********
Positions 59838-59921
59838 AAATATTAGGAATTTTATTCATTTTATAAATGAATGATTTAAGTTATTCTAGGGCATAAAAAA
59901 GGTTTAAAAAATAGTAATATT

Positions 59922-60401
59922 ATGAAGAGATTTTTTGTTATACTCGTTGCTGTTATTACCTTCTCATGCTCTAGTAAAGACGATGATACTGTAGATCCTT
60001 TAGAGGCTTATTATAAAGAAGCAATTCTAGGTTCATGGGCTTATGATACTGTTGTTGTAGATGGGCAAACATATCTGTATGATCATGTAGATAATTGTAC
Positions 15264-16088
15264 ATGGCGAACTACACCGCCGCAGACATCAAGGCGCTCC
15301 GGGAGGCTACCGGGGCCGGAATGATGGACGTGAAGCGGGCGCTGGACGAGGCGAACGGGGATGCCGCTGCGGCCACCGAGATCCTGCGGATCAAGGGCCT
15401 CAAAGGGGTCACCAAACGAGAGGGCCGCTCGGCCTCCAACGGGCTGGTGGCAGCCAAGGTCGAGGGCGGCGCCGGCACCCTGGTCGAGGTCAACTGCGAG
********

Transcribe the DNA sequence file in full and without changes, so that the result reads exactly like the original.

Positions 59838-59921
59838 AAATATTAGGAATTTTATTCATTTTATAAATGAATGATTTAAGTTATTCTAGGGCATAAAAAA
59901 GGTTTAAAAAATAGTAATATT

Positions 59922-60401
59922 ATGAAGAGATTTTTTGTTATACTCGTTGCTGTTATTACCTTCTCATGCTCTAGTAAAGACGATGATACTGTAGATCCTT
60001 TAGAGGCTTATTATAAAGAAGCAATTCTAGGTTCATGGGCTTATGATACTGTTGTTGTAGATGGGCAAACATATCTGTATGATCATGTAGATAATTGTAC
Positions 15264-16088
15264 ATGGCGAACTACACCGCCGCAGACATCAAGGCGCTCC
15301 GGGAGGCTACCGGGGCCGGAATGATGGACGTGAAGCGGGCGCTGGACGAGGCGAACGGGGATGCCGCTGCGGCCACCGAGATCCTGCGGATCAAGGGCCT
15401 CAAAGGGGTCACCAAACGAGAGGGCCGCTCGGCCTCCAACGGGCTGGTGGCAGCCAAGGTCGAGGGCGGCGCCGGCACCCTGGTCGAGGTCAACTGCGAG